Anti-COVID-19 molecules identified belong to a variety of chemical classes, belonging to this “dark matter”, including (iso)flavonoids, terpenoids, phenols and indoles. It’s interesting to note that, due to their bitter taste, the food industry routinely removes some of these compounds through selective breeding or processes to improve taste.

Image source: Laponogov et al. — link

Hyperfoods to fight COVID-19

A key limitation on current food recommendations is the focus on individual phytochemicals within foods, where certain foods are marketed as “superfoods” due to their high content on a given phytochemical (e.g. resveratrol — potent antioxidant found in grapes). Here, we hypothesize that the potential therapeutic effect of food items depends on the diversity and availability of disease-beating bioactive molecules.

Hence, using publicly available databases of foods and bioactive molecules within foods, we built a food map with the theoretical anti-COVID-19 capacity of each ingredient ranked according to an enrichment score reflecting bioavailability and diversity of the predicted bioactive molecules with antiviral properties. We refer to these foods as antiviral hyperfoods.

Image source: Laponogov et al. — link

The top-ranked antiviral hyperfoods include different berries (blackcurrant, cranberry and blueberry), cruciferous vegetables (cabbage, broccoli), apples, citrus fruits (sweet orange and lemon), onions, garlic and beans.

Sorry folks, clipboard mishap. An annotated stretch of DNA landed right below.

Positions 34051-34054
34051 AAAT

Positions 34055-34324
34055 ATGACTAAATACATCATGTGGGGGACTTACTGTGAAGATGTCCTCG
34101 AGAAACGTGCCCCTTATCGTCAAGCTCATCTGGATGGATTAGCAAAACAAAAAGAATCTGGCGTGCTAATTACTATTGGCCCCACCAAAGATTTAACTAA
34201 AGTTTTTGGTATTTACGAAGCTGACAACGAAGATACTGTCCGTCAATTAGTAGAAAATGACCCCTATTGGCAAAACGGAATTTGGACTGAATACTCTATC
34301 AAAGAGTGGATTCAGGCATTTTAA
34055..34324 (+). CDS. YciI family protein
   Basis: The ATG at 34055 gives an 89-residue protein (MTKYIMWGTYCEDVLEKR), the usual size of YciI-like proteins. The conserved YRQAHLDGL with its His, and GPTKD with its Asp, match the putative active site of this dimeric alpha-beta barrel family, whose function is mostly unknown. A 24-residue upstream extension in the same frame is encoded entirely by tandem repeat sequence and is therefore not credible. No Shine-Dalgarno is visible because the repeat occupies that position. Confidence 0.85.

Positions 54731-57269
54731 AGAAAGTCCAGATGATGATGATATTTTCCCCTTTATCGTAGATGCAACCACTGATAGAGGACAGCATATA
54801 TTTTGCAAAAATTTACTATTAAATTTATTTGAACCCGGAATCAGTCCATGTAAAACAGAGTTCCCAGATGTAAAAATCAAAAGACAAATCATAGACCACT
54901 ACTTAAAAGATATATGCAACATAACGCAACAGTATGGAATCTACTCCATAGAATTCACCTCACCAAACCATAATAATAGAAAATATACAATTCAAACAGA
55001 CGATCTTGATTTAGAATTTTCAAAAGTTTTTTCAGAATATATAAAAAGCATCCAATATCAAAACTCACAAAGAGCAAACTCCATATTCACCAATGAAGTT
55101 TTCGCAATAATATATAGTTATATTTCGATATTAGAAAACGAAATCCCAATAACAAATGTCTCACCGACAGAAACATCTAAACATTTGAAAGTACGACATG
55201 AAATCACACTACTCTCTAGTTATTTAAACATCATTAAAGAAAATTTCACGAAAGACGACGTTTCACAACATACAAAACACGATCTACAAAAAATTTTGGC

Interestingly, blackcurrant has been shown to have not only potential antiviral effect, but also potential disinfectant and antiseptic effects against influenza [2] — although its ability to protect specifically against COVID-19 is yet to be evaluated. Similarly, a recent study highlighted the potential of cabbage and fermented vegetable consumption in minimizing adverse outcomes in COVID-19 [3].

Take-home message

Using machine-learning-based techniques, we identified bioactive molecules within foods with anti-COVID-19 properties based on their commonality at the genome level with experimental anti-COVID-19 drugs. We then built a food mapranking foods based on the bioavailability and diversity of the predicted antiviral molecules.

Even though we’re still some steps away from designing recipes that would be both tasty and healthy, our results show promise for the development of a clearer path for the management of non-severe cases of COVID-19, in which antiviral hyperfoods would be ‘prescribed’ to help patients recover faster and better.

. . .

I am grateful to Ivan Laponogov for proof-reading this post. Results presented here are part of a theoretical work, in process of clinical validation, and do not intend to substitute certified medical advice. This work is part of the project Hyperfoods, based at Imperial College, led by Kirill Veselkov in collaboration with the Vodafone Foundation and Kitchen Theory.


[0] Laponogov I*, Gonzalez G*, Shepherd M. et al. (2021). Network Machine Learning Maps ’Hyperfoods’ to Fight COVID-19. Human Genomics 15(1): 1.* equal contribution.

[1] ES Knock, LK Whittles, JA Lees et al. The 2020 SARS-CoV-2 epidemic in England: key epidemiological drivers and impact of interventions. Imperial College London (22–12–2020), doi:

[2] Ikuta K, Mizuta K, Suzutani T. Anti-influenza virus activity of two extracts of the blackcurrant (Ribes nigrum L.) from New Zealand and Poland. Fukushima J Med Sci. 2013;59(1):35–8. doi: 10.5387/fms.59.35.

[3] Bousquet J, et al. Cabbage and fermented vegetables: from death rate heterogeneity in countries to candidates for mitigation strategies of severe COVID-19. Allergy. 2020;00:1–16.